Welch sidesteps ‘inner-party squabbles’ over state Democratic post, but OK with Madigan seat appointment process

Welch, who was chosen to succeed Madigan as speaker last month, discussed Kodatt’s sudden resignation and other issues Wednesday during a livestreamed event.

SHARE Welch sidesteps ‘inner-party squabbles’ over state Democratic post, but OK with Madigan seat appointment process
Illinois House Speaker Emanuel “Chris” Welch speaks during at a livestreamed event on Wednesday.

Illinois House Speaker Emanuel “Chris” Welch speaks during at a livestreamed event hosted by the Economic Club of Chicago on Wednesday.

Screen image from Zoom

Illinois House Speaker Emanuel “Chris” Welch on Wednesday declined to weigh in on who should replace Mike Madigan as state Democratic Party leader, downplayed his contact with Madigan’s short-lived House successor and defended allowing party officials to take another crack at filling the vacancy.

“If there’s a vacancy they have a right to do that,” Welch said of the Democratic leaders legally charged with making such appointments. “I do believe that different committeepeople do different things, and we could probably encourage and hope that they would do things in a more open and transparent manner.”

As for now former state Rep. Edward Guerra Kodatt, Welch said his interaction with the 13th Ward worker who filled Madigan’s seat for just three days has “been very minimal.”

Madigan backed Kodatt for the post on Sunday, but then two days later called on him to step down over unexplained allegations of “questionable conduct” and then on Wednesday scheduled a Thursday meeting to once again appoint someone to the seat.

Welch, who was chosen to succeed Madigan as speaker last month, discussed Kodatt’s sudden resignation and other issues Wednesday during a livestreamed event hosted by the Economic Club of Chicago.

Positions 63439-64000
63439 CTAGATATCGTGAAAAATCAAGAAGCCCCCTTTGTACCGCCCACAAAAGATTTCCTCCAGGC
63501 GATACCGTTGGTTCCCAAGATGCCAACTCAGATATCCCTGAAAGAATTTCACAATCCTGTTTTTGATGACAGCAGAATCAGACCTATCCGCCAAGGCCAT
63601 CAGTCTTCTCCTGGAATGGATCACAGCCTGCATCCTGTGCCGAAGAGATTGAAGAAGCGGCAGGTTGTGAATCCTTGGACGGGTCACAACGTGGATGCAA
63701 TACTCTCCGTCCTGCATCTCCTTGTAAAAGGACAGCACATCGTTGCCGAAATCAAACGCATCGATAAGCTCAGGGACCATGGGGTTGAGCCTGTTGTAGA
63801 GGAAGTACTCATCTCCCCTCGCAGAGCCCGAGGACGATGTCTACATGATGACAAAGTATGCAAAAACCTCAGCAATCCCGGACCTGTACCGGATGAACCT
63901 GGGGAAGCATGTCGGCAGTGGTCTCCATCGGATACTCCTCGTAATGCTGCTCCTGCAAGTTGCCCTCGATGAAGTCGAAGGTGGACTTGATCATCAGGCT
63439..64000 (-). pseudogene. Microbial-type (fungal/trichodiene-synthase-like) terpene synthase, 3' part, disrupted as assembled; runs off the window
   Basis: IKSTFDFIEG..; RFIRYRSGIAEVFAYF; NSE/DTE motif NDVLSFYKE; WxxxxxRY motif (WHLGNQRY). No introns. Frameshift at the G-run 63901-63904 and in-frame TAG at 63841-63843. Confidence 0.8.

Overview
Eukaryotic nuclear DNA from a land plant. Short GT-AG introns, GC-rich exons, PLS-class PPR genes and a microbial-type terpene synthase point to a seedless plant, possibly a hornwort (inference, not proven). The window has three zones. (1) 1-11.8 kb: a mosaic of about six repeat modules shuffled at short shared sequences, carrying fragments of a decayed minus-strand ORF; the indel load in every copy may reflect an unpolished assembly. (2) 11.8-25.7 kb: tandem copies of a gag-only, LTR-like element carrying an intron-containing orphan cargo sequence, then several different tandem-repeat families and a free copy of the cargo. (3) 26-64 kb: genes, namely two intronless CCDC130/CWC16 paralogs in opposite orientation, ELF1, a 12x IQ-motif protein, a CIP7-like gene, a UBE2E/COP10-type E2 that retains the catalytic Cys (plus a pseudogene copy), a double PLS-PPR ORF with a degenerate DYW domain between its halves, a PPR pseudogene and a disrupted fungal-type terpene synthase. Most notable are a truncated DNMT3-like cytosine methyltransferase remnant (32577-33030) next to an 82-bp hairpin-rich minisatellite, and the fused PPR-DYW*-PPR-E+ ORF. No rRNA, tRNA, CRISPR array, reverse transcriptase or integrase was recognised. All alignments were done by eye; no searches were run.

The Hillside Democrat fielded questions from WTTW-TV’s Amanda Vinicky, and some audience members watching on Zoom. Welch was asked about state’s budget issues, redistricting and the process for picking replacements when elected officials resign.

Illinois House Speaker Emanuel “Chris” Welch, left, speaks during at a livestreamed event moderated by WTTW-TV’s Amanda Vinicky on Wednesday.

Illinois House Speaker Emanuel “Chris” Welch, left, speaks during at a livestreamed event moderated by WTTW-TV’s Amanda Vinicky on Wednesday.

Screen image from Zoom

He steered clear of the “inner-party squabbles” that Madigan’s resignation as chair of the Democratic Party of Illinois sparked, saying he’s going to “support the Democrat — whoever wins that race, I think, will be someone with the ability to lead our party.”

“I want that person who is leading the party to work with me to help get Democrats elected to the Illinois House, and I’m confident that any of those people … will help us get Democrats elected,” Welch said. “I think the best thing for me to do is to sit back and let that thing resolve itself.”

Madigan’s Monday resignation as party chief kicked off a scramble to replace him. U.S. Rep. Robin Kelly of Matteson, Ald. Michelle Harris (8th) and state Sen. Cristina Castro of Elgin are all interested.

House Speaker Mike Madigan

Illinois House Speaker Michael Madigan speaks during a Democratic County Chairs’ Association brunch at the Crowne Plaza Hotel in Springfield.

Jerry Nowicki/Capitol News Illinois file photo

On the state’s budget and fiscal issues, Welch said he was concerned that education funding was remaining flat, arguing that the state needs to “continue to build on the progress that we’ve made in education and find ways to increase evidence-based funding for federal dollars.”

Welch also voiced support for attempting to change the state income tax structure from a flat-rate to a graduated-rate system “at some point,” and suggested tying the proposal to something specific, such as addressing pension obligations, “as opposed to just asking voters to allow us to go to the progressive tax.”

“I think that’s something that we probably should really consider doing, because that’s a proven model that works,” Welch said. “Tell the voters exactly how you’re going to spend this new money, and they may trust us more.”

Gov. J.B. Pritzker unveils his graduated income tax plan during a news conference in 2019.

Gov. J.B. Pritzker unveils his graduated income tax plan during a news conference in 2019.

Justin L. Fowler/The State Journal-Register file

Voters soundly rejected the move to a graduated tax in November, leaving Gov. J.B. Pritzker to warn that some “serious and, frankly, painful cuts” would have to be made to address the state’s fiscal problems.

Those cuts didn’t materialize in the budget proposal Pritzker laid out last week.

Welch said part of voters’ rejection comes from distrust of legislators. He urged addressing that with ethics reform during the current legislative session “because we can’t serve the public if they don’t trust us.”

“Evidenced by the failure of the progressive tax, folks don’t trust us,” Welch said. “If we can rebuild that trust, it’ll be amazing what voters will help us do.”

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